Another Hall of Famer, right fielder Tony Gwynn, was similarly not considered to be a home run threat, having reached double digits in homers once—14 in 1986—prior to 1994, when he hit 12 round-trippers. Yet late in his career, in his age-37 to age-39 seasons, Gwynn posted double-digit home run totals in all three years including a career high of 17 in 1997, one shy of that career high in 1998—although he did it in 131 fewer at-bats—and 10 home runs in 411 at-bats in 1999.

This late-career power surge coincided with the heart of the Steroids Era—moreover, admitted steroids user Ken Caminiti, who began using PEDs in 1996, was Gwynn's San Diego Padres teammate from 1995 to 1998. Gwynn's career defies the conventional wisdom of the straight-line decline of a baseball player's skills as he moves through his thirties: Gwynn won four consecutive NL batting titles from 1994 to 1997 (flirting with .400 during the strike-shortened 1994 season when he finished with a .394 average in 110 games), when he was in his age-34 to age-37 seasons. In fact, for the last six years of his career as a full-time player, from ages 34 to 39, Gwynn posted a .358/.402/.504 slash line (his career slugging average was only .459) with 174 hits, 34 doubles, 11 home runs, 75 runs scored and 76 runs batted in. These are not the statistics of a player in decline, particularly one who was nagged by a heel injury during the 1996 season that required surgery prior to his age-37 season. Furthermore, as any change in a player's appearance in the Steroids Era is regarded with suspicion, Gwynn's appearance did change as he went from a lithe young ballplayer to a portly veteran hitter dubbed "The Round Mound of Batting Crowns."

This is hardly to suggest that Tony Gwynn used PEDs at any time during his justifiably Hall of Fame career. Yet his late-career excellence, including an admittedly modest power surge, is an aberration compared to the average player's experience—and any anomalous event during the Steroids Era, such as Brady Anderson's 50-homer season, has been automatically regarded with suspicion.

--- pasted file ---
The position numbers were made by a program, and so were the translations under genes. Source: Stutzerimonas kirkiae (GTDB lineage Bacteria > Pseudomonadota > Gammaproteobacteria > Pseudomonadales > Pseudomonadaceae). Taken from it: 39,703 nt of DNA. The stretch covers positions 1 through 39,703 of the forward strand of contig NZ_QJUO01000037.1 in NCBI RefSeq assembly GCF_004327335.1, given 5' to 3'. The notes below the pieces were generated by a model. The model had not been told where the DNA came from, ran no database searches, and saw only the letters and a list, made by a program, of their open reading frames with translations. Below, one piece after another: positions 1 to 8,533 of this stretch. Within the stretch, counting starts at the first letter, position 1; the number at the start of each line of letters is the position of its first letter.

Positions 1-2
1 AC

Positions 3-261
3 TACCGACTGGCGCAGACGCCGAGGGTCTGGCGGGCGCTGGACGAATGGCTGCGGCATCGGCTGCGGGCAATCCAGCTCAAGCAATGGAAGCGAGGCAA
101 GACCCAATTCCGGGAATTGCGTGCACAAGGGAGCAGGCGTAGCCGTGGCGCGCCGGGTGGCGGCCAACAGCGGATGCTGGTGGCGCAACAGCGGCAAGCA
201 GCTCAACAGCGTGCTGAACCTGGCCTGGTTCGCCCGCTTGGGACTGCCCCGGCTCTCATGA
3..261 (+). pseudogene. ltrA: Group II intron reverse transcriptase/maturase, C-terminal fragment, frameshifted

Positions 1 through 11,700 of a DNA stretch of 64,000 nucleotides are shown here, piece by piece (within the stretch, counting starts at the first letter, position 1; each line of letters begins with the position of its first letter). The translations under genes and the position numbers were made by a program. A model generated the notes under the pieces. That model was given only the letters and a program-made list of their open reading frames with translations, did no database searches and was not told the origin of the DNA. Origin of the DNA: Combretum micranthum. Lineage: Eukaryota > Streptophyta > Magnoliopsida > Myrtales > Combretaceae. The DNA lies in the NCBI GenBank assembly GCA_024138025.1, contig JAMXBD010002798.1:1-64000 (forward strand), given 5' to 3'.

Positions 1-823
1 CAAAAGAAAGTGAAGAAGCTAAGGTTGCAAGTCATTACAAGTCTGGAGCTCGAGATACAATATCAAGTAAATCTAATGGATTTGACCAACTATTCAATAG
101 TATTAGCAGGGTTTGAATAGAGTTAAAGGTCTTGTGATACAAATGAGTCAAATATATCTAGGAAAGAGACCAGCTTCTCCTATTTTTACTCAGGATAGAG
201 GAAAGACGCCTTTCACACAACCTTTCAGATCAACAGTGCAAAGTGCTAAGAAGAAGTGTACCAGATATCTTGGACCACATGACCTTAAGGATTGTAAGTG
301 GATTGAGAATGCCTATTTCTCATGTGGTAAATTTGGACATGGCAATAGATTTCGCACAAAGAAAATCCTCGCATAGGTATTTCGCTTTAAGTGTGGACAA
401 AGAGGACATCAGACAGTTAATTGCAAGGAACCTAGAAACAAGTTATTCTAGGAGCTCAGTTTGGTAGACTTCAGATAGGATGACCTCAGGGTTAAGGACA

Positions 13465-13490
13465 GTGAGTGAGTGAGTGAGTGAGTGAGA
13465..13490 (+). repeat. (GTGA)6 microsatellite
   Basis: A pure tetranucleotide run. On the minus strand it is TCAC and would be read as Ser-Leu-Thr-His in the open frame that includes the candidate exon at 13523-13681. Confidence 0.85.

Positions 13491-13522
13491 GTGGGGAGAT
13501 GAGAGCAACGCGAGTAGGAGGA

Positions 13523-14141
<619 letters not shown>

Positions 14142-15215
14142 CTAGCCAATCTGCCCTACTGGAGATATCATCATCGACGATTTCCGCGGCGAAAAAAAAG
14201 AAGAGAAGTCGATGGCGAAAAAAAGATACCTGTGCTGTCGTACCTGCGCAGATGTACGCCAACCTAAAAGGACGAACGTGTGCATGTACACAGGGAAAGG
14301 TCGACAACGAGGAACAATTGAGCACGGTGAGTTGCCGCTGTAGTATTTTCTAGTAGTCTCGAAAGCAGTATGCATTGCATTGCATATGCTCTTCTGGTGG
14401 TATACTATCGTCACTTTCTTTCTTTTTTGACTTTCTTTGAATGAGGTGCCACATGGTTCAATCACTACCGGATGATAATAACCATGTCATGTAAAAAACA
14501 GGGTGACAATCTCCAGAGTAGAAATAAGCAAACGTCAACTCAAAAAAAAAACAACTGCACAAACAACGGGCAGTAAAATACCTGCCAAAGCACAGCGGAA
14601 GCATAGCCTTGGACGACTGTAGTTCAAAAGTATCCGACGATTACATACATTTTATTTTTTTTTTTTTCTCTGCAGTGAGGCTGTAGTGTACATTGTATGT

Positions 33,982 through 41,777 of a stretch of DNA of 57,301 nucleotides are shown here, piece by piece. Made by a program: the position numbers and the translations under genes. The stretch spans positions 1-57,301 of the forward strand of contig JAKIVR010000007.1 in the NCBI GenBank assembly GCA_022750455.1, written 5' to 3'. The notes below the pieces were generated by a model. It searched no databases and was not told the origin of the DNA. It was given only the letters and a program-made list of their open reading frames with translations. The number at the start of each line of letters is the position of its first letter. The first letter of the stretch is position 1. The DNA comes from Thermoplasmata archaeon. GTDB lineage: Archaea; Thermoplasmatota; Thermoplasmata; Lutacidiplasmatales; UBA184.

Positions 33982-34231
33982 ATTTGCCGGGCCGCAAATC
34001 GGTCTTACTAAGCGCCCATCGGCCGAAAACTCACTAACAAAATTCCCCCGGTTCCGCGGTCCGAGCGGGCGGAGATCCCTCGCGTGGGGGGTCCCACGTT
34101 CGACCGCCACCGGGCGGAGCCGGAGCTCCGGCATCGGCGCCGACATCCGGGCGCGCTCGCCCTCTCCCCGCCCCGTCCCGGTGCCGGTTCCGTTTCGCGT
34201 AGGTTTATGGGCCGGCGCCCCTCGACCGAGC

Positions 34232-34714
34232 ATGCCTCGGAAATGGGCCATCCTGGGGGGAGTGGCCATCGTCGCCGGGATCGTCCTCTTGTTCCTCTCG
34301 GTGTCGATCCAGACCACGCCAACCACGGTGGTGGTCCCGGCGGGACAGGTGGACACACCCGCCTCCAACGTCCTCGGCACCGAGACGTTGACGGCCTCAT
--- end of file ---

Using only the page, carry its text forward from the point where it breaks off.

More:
Every individual event must be evaluated on its own circumstances, yes, which means that blanket condemnation also cannot be employed. For example, even if several hitters who post high home run totals are materially or circumstantially linked to PEDs, any hitter regarded as clean who posts a similar high total disproves the contention that all players were juicing and thus not all the numbers are tainted—moreover, it suggests that there might be other causal factors for the power surge during the Steroids Era. Such a situation revealed itself in 2001.


2001: A Sports Oddity—or a "Black Swan Event"?

With apologies to Arthur C. Clarke and Stanley Kubrick, although 2001 saw a slight dip in overall home runs from the previous two seasons, it was the year in which Barry Bonds established the current single-season home run total with 73, and this is one of the prime pieces of evidence as to how PEDs have "raise[d] questions about the validity of baseball records," as stated in the Mitchell Report.

In fact, of the 89 players who hit at least 20 home runs in 2001, 16 of them, 12 from the NL and 4 from the AL, established career highs in home runs that season while four, two from each league, tied their career high. Several players who did not establish a career high but hit a lot of home runs in 2001 have been associated with PEDs including Sammy Sosa (64), Alex Rodriguez (52), Rafael Palmeiro (47), Troy Glaus (41), and Manny Ramirez (41).

The following table lists the 20 players with at least 20 home runs in 2001 who set or tied their career high in home runs in that season along with their next-highest single-season total and the year(s) in which that occurred.

Players with at Least 20 HR in 2001

Player

Age

2001 HR

Next-highest

Year

Bonds, Barry

36

73

49

2000

Gonzalez, Luis

33

57

31

2000

Green, Shawn

28

49

42

1999, 2002

Helton, Todd

27

49

42

2000

Palmeiro, Rafael

36

47

47

1999

Sexson, Richie

26

45

45

2003

Nevin, Phil

30

41

31

2000

Aurilia, Rich

29

37

23

2006

Boone, Bret

32

37

35

2003

Cruz, Jose

27

34

31

2000

Sanders, Reggie

33

33

31

2003

Abreu, Bobby

27

31

30

2004

Sweeney, Mike

27

29

29

2000

Koskie, Corey

28

26

25

2004

Hernandez, Jose

31

25

24

2002

Jordan, Brian

34

25

25

1998

Lo Duca, Paul

29

25

13

2004

Stevens, Lee

33

25

24

1999

Trammell, Bubba

29

25

17

2002

Daubach, Brian

29

22

21

1999, 2000

 

Of the players with 34 or fewer home runs, only Paul Lo Duca, then with the Los Angeles Dodgers, showed a significant increase in home runs from his next-highest total. Lo Duca is one of the players cited by the Mitchell Report as having an association with PEDs. Otherwise, these players exceeding or tying their single-season highs did not have a significant increase.

It is when examining the players with more than 34 home runs that the anomalies arise—and with them questions about who did or did not use PEDs. As noted previously, Bonds, Palmeiro, and Bret Boone have been heavily implicated with steroids. The Padres' Phil Nevin, who took over third base from Ken Caminiti, also had the PEDs suspicion applied to him for his 41 round-trippers although no evidence has emerged.